# Random Sampling over Joins

Source: On Random Sampling over Joins. Surajit Chaudhuri, Rajeev Motwani, Vivek Narasayya, Sigmod 1999.

What?

• Random sampling as a primitive relational operator: SAMPLE(R, f) where R is the relation and f the sample fraction.

• SAMPLE(Q, f) is a tougher problem, where Q is a relation produced by a query

• In particular, focus on sampling over a join operator

• Can be generalize to arbitrarily deep join trees

Motivation:

• Data mining scenarios - CUBE, OLAP, stream queries- need to sample a query rather than evaluate it

• Statistical analysis when dealing with massive data

• Massively distributed computing (information storage/retrieval) scenarios

#### Details:

• Sampling Methods:

1. With Replacement (WR),

2. Without Replacement (WOR),

3. Coin Flips (CF)

• Conversion between methods is straightforward, as per my previous note.

• Dimensions:

• Sequential stream (critical for efficiently) vs random access on a materialized relation

• Indexes, vs Stats vs no information

• Weighted vs Unweighted sample

• Note: Weighted, Sequential sample is the most general case

Sequential, unweighted: CF semantics - easy.
Sequential, unweighted, WOR - easy: Reservoir Sampling
Sequential, unweighted, WR - Algorithms:

Black Box U1: Relation R with n tuples, get WR sample of size r
Need to know the size of n 🙁
Produces samples while processing, preserves input order, O(n) time, O(1) extra memory

```x = r
i = 0
while(t = stream.Next())
{
Generate random variable X from BinomialDist(x, 1/(n-i))
x = x - X
i = i++
}```

Black Box U2:

No need to know n . With some modification can preserve the order
Does not produce result till the end.  O(n) time, O(r) space

```N=0
Result[1..r]
while(t = stream.Next())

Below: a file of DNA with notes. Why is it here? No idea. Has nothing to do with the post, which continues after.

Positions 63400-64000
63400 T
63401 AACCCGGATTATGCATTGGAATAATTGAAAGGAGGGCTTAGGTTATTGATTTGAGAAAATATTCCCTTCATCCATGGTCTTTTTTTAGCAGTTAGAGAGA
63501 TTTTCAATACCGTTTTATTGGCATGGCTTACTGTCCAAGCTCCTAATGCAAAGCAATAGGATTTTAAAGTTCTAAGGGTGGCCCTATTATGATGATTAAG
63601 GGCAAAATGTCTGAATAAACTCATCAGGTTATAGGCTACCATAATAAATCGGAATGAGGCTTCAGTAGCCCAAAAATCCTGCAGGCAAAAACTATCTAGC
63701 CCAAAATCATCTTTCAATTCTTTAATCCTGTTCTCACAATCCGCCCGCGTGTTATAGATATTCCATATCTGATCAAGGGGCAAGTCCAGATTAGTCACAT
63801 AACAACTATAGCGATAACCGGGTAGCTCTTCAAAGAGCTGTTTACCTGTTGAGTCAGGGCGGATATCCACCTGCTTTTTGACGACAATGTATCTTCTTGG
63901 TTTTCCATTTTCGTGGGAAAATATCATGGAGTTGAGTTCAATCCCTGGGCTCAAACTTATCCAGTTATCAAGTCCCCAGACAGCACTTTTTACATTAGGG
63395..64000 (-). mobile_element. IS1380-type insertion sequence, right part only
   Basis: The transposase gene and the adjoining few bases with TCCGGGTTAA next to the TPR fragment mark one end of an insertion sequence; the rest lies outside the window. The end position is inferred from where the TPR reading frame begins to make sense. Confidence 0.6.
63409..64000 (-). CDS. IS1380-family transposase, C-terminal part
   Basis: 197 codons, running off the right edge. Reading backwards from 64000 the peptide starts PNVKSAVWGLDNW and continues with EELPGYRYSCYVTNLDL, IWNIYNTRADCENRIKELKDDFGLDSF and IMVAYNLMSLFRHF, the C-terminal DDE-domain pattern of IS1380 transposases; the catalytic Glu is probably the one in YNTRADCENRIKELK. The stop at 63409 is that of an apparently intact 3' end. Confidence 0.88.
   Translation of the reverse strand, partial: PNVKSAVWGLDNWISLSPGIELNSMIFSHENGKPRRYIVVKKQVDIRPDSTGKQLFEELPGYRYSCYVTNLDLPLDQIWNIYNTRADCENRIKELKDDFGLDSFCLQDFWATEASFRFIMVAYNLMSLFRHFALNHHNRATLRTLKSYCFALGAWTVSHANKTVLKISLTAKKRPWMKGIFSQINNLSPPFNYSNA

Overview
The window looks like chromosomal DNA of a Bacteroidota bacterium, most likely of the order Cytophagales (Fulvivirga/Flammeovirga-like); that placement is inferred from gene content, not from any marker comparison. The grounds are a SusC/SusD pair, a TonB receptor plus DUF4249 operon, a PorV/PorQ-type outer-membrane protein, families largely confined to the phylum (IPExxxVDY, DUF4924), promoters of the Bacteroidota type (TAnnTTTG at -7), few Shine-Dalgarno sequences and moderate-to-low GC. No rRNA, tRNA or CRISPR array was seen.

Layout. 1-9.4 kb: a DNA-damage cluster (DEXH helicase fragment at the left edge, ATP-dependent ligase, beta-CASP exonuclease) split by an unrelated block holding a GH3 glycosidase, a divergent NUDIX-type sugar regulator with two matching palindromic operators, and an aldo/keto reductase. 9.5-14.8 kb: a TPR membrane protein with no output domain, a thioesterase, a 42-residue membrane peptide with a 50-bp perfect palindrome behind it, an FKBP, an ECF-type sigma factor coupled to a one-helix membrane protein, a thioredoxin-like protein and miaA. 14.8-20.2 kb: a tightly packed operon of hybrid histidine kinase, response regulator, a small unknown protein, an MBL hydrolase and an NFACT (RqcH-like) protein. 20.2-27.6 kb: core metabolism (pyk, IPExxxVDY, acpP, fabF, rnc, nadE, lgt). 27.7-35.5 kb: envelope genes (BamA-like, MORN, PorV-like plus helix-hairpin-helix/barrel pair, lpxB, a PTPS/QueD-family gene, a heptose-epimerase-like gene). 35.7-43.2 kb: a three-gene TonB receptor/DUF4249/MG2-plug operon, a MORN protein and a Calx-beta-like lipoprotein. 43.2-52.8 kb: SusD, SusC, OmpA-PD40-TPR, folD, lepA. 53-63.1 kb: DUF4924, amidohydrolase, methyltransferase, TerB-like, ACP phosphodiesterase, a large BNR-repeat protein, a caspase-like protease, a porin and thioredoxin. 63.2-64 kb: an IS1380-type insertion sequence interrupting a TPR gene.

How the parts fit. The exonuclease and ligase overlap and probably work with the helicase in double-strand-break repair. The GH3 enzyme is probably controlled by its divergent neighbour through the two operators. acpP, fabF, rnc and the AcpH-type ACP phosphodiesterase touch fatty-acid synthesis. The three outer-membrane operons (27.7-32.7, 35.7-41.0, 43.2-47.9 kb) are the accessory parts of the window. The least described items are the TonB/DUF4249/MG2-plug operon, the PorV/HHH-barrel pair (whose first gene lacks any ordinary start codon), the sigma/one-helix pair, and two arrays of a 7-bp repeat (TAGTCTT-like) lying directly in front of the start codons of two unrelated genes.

{
N++
for(j = 1 to r)
{
if(Rand.New(0,1) < 1/N)
Result[j] = t
}
}
return Result```

##### Weighted Sampling

The above two algorithms can be easily modified for the weighted case:

Weighted U1

```x = r, i = 0
W = sum of w(t), the weights for each input tuple t
while(t = stream.Next() && x>0)
{
Generate random variable X from BinomialDist(x, w(t)/(W-i))
x = x - X
i = i+ w(t)
}```

Weighted U2

```W=0
Result[1..r]
while(t = stream.Next())
{
W = W + w(t)
for(j = 1 to r)
{
if(Rand.New(0,1) < w(t)/W)
Result[j] = t
}
}
return Result```

##### The difficulty in Join Sampling

Example: R1 = {1, 2, ..., 1000}, R2 = {1, 1, 1, ..... 1}. Unlikely that R1(1) will be sampled, and SAMPLE(R1) SAMPLE(R2) will contain no result

• SAMPLE does not commute with join

• Sample tuple t from R1 with probability proportional to |R2(t)|

#### Algorithms

Let m1(v) denote the number of tuples in R1 that contain value v in the attribute to be used in equi-join.

Strategy Naive Sampling: produces WR samples

Compute J = R1 R2
Use U1 or U2 to produce SAMPLE(J)

Strategy Olken Sample: produces WR samples
Requires indexes for R1 and R2

Let M be upper bound on m2(v) for all values A can take, which is essentially all rows in R2 (?)

while r tuples have not been produced
{
Randomly pick a tuple t1 from R1
Randomly pick a tuple t2 from A=t1.A ( R2 )
With probability  m2(t2.A)/M, output t1 t2
}

Strategy Stream Sample   [Chaudhury, Motwani, Narasayya]
No information for R1, R2 has indexes/stats.

1. Use a with-replacement strategy and get a sample WR (S1) from R1 WHERE tuple t (from R1) has weight m2(t.A)

2. while(t1 = S1.next())
{
t2 = random sample from (SELECT t from R2 where t.A = t1.A)
output t1 t2
}

• 'non-oblivious sampling', where the distribution of R2 is used to bias the sample from R1

• What about R1 R2 R3?

• Pick non-uniform random sample for R1 R2  whose distribution depends on R3

• Sample from R1 using stats for R2 and R3.

• Using the same biasing idea to push down both operand relations

• Cross-dependent sampling strategy difficult

#### Other Results:

• Not possible to commute SAMPLE over JOIN. That is, SAMPLE(R1 R3) SAMPLE(R1) SAMPLE(R2)

• Can push down SAMPLE to one side of JOIN tree by biasing the sample with respect to the other side of JOIN.